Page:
Buxr deal alert


Twitter makes it easier to follow anyone: almost any site is on Twitter now streaming its updates to its followers. So if you use Twitter and want to get real-time updates, just follow the coupon aggregator on Twitter.

Handy tip: consider using some alternative tools to track Twitter. For example, this app delivers any new search results (based on your settings) right to your email box:


Browser Addons

If you are an avid FireFox user (like myself), you have a couple of more tracking options to choose from. My favorite one is RetailMeNot which works the following way: (with the tool installed) navigate to your online store where you plan to buy anything and if the store currently has a coupon code to offer, the addon will notify you of it:

Retailmenot addon

Getting Organized

Now that you are aware of all the tools to collect the coupons around the web, let’s try to learn how we can organize them:

To-do Lists

Online to-do lists are normally used for productivity but they can help you in shopping as well. The options are quite a few; my personal favorites are RememberTheMilk (because it integrates with Google Calendar) and ToDoist (because I love its syntax).

Handy tip: the latter is a bit geekier and will probably be more fun for tech-savier shoppers. It allows to set the date and time for the reminder (as well as for recurring events):

Todoist syntax

So when you have a coupon and you want to remember to use it on a set date you will need to create an even with the following settings: [10/1/2010 @2 pm Dell laptop coupon].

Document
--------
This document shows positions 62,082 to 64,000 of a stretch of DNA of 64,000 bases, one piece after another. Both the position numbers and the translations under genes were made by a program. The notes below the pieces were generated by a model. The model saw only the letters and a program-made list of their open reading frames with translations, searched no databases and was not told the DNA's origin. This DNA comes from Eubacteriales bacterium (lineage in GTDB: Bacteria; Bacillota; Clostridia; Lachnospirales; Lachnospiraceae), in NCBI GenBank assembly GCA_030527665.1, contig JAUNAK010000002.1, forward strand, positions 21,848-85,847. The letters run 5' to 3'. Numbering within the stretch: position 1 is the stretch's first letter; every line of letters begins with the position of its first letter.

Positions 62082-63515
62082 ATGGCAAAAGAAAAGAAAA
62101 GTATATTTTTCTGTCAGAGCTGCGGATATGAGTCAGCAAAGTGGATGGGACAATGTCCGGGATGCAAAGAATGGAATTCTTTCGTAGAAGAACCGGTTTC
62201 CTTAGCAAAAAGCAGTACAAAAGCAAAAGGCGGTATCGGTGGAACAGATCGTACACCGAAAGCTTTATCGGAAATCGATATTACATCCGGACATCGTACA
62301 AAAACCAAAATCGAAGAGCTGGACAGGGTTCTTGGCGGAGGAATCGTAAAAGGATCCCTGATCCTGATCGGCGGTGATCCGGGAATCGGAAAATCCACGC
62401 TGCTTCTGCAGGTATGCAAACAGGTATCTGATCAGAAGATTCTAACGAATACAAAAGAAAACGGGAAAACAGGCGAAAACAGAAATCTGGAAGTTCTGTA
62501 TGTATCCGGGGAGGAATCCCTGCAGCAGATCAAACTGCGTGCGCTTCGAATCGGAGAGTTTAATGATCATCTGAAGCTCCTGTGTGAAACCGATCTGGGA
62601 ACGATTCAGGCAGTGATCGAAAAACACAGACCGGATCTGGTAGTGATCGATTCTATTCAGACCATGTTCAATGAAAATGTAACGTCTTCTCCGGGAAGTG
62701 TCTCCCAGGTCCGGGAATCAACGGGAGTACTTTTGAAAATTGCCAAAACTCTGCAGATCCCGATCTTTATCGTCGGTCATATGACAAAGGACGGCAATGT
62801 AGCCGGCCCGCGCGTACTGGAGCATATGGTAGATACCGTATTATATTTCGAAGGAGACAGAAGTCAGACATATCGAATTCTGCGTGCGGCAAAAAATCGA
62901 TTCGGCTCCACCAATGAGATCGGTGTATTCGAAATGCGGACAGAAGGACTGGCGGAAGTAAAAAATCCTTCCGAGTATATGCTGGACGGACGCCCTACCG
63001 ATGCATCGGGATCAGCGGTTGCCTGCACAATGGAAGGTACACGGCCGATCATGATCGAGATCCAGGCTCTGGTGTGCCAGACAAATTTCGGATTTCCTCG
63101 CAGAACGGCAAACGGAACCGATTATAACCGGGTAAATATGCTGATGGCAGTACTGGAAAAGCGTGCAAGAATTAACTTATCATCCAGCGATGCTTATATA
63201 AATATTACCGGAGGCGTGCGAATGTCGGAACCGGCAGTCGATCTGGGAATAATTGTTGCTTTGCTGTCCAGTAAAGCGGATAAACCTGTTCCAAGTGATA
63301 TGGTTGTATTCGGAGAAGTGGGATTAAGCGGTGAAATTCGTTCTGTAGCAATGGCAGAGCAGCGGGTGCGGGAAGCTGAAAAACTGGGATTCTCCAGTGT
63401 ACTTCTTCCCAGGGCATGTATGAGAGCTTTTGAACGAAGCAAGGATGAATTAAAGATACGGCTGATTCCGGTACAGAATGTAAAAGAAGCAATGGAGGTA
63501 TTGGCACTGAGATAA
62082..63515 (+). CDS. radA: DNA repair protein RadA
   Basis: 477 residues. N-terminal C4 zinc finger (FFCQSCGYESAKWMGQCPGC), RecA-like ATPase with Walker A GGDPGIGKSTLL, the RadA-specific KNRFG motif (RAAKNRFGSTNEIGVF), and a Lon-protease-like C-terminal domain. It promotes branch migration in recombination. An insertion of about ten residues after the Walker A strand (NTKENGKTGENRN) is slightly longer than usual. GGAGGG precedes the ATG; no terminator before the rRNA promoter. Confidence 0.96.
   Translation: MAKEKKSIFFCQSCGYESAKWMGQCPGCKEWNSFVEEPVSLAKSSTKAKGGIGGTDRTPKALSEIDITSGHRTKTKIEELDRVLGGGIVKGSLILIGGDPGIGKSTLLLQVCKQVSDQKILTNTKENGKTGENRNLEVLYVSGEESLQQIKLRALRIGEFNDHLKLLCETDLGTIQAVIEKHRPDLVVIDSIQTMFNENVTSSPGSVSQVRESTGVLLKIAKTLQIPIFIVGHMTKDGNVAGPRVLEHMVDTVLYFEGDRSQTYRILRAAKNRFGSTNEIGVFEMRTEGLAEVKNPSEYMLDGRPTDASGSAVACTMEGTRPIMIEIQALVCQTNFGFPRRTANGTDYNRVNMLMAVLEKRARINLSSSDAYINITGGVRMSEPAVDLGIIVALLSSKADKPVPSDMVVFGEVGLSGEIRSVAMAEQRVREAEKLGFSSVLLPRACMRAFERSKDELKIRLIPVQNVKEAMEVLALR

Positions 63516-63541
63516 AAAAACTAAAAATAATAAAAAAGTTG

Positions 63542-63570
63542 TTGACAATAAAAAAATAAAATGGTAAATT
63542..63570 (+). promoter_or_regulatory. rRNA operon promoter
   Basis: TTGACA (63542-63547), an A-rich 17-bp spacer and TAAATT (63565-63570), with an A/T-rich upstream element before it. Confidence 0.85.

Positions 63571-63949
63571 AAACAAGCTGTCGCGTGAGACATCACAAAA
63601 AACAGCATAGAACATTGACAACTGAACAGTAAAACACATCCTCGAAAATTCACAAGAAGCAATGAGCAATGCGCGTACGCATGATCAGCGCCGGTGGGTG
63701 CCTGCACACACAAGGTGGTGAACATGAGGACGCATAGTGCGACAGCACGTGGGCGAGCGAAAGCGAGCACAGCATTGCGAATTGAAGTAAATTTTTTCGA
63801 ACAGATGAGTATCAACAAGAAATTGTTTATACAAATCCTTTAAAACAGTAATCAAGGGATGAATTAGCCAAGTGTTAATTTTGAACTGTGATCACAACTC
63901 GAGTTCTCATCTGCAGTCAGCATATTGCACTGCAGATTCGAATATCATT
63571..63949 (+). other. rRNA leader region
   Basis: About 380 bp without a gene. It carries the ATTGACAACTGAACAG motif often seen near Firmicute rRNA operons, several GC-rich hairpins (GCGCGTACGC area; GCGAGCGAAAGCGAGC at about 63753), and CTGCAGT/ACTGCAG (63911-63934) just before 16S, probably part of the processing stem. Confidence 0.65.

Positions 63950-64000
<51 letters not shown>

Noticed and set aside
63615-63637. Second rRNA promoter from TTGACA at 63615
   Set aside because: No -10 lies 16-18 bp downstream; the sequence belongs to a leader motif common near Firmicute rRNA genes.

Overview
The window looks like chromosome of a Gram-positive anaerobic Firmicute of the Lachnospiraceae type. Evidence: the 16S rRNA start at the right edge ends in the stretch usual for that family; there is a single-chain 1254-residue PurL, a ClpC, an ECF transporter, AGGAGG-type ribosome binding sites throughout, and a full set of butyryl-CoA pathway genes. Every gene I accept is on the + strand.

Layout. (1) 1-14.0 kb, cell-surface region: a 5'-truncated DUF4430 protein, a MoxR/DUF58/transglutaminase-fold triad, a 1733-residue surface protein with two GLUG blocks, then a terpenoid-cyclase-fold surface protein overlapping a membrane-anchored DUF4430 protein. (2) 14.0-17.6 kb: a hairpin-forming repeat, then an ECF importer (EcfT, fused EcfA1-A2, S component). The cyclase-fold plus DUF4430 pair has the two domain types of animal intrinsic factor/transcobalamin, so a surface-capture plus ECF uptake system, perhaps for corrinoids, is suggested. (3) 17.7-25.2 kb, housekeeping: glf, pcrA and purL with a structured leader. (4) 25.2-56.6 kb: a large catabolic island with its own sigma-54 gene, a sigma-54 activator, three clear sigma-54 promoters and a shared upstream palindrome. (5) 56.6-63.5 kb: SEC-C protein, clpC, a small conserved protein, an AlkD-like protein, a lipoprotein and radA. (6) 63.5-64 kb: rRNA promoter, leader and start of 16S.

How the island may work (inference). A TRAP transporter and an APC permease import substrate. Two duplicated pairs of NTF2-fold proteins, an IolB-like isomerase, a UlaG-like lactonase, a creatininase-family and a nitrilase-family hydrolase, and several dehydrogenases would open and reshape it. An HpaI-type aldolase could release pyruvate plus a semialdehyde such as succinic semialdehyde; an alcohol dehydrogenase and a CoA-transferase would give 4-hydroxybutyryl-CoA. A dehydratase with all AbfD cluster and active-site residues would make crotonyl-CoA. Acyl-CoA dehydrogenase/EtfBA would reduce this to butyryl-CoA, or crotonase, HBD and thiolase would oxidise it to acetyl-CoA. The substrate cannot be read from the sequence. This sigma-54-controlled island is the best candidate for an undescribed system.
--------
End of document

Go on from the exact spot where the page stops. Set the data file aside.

Shopping Lists

Generally, shopping lists are used to organize your planned purchases and estimate the budget but they can also be used for couponing as well. GifTag, for example, allows to create a product page screenshot and stores it for the later reference. Thus it can easily be used for storing coupon pages: just make a screenshot of it.

Handy tip: if you use FireFox, consider installing their addon that makes a page screenshot with one click of a mouse:

Online wish lists

Incoming Mail Filtering

If you use email subscription as a major coupon tracking method, get inventive when it comes to storing and organizing your automated updates. I use Outlook (Express) that allows to create folders to sort the incoming mail. You can organize the email messages by the merchant name, date and / or a product type:

Handy tipGmail filters may do basically the same but automatically: for example store incoming messages by keyword in separate folder.

Email: organize coupons

Do you have a couponing strategy? Please share it in the comments!

10 Ways to Go Green and Save More Than $500 Per Year

I typically get very random emails throughout the day. I really have no idea where they come from or how they got my email address. However, every once in a while one comes along that has some good blogging material in it. Today I received an email from Humana (a health insurance company) about 10 ways to go green and save more than $500 per year. Ironically, only one of the tips have anything to do with health insurance. In order to save you some clicking, I will list the 10 ways here.

1. Clean Up Your Indoor Air

This is another health savings tip, because indoor air pollution can affect you physically. Learn about where that pollution comes from and how to treat it, including mold, natural gas, and pesticides that you can track into the house.

2. Change Heating and Cooling Filters When You Pay Your Electric Bill

It may sound pretty extreme, but if you have it makes sense. It also saves money – your heating and air units will act more efficiently, and you can save more money by buying filters in bulk. Changing your furnace filters on a monthly basis can save as much as 5 percent on your heating bills – as much as $100 a year.